New research published in Nature Communications has found that a common pesticide
can promote obesity slowing down the ability to burn calories of some fat cells. Animal study indicates Chlorpyrifos, banned in Europe in January 2020 and still used in the US (to be banned from next year) suppresses thermogenesis in brown fat.
After years of long judicial battles, the American Environmental Protection Agency (EPA) recently announced a ban on the agricultural uses of Chlorpyrifos. It will be in effect in 2022, just a year from now. But it comes 20 years after residential uses of the chemical were banned. The causes? Many, starting with the growing evidence of
impaired neurological development in children.
Chlorpyrifos does not make the body react to burn calories from food
This latest study began by examining the effects of several dozen common pesticides and herbicides on brown fat cells in mice. Gregory Steinberg, senior author, states that brown fat is activated to burn calories when we eat and when we are cold.
"Brown fat is our body's metabolic furnace, it burns calories, unlike the normal fat that is used to store them," says Steinberg. "This generates heat and prevents calories from depositing on our bodies as normal white fat."
The main discovery of the new study, published in the journal Nature Communications, was that chlorpyrifos suppresses the calorie-burning functions of brown fat in mice. This exacerbated the development of insulin resistance and obesity in animals.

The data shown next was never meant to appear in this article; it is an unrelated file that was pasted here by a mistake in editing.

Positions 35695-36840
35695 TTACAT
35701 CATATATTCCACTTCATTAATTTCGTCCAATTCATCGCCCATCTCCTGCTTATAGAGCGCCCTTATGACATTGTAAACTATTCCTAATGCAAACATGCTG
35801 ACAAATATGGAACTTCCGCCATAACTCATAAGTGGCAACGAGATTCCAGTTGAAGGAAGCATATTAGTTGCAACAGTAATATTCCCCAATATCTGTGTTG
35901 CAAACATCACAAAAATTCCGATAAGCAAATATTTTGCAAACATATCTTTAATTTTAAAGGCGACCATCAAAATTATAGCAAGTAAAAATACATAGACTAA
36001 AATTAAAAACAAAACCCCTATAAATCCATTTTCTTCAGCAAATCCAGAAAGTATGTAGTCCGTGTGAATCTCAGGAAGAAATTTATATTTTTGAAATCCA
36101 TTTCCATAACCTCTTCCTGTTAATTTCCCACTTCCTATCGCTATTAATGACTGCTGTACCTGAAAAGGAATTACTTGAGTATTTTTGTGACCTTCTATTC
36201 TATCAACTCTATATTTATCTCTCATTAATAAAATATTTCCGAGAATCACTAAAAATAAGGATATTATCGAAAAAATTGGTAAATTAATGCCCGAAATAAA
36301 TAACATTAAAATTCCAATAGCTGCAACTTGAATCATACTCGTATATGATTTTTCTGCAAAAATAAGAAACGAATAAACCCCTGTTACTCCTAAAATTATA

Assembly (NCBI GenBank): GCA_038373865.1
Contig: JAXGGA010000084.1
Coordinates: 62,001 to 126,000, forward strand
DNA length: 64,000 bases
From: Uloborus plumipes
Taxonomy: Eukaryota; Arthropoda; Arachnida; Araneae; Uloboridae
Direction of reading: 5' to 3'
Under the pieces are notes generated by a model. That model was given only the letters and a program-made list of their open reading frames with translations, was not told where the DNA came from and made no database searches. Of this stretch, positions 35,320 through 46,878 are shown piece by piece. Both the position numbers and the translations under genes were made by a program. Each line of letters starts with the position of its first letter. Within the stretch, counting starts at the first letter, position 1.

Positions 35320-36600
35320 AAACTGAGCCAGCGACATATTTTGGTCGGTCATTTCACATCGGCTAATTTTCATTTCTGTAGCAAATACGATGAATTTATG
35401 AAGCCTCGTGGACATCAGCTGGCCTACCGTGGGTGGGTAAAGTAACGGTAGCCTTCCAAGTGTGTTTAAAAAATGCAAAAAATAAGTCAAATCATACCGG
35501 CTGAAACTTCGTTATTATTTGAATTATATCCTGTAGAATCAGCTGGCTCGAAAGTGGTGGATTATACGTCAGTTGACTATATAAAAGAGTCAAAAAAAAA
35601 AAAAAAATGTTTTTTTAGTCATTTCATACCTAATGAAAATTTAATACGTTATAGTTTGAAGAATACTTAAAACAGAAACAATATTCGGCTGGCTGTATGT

There is more to the thermogenesis of calories
However, the newest part of the research is another. It concerns the exploration of these metabolic outcomes in relation to the temperature of the environment in which the animals were housed. Generally, mice are housed under standard human room temperature conditions of 21-23 ° C (69-73 ° F). Researchers say this actually puts the mice under a small degree of cold stress. This can elevate the basic metabolic rate of the animals. And it can mask any impact of diet-induced calorie thermogenesis.
Previous rodent studies have found a link between chlorpyrifos and obesity when animals are exposed to levels of the chemical that generally mimic real-life toxicity levels in humans (approximately 2,0 mg / kg body weight). This new research validated those previous findings, but found that even much lower concentrations of the chemical cause metabolic disruptions when mice are housed in warmer conditions.
Effects on humans? Entirely similar
Steinberg is wary of noting that these new findings have not yet been replicated in humans. But he points out that the differences in calorie burning effects from brown fat would be minimal. Simply stopping the burning of 40 calories per day in brown fat could result in nearly 2,3kg (5lbs) of weight gain per year in humans.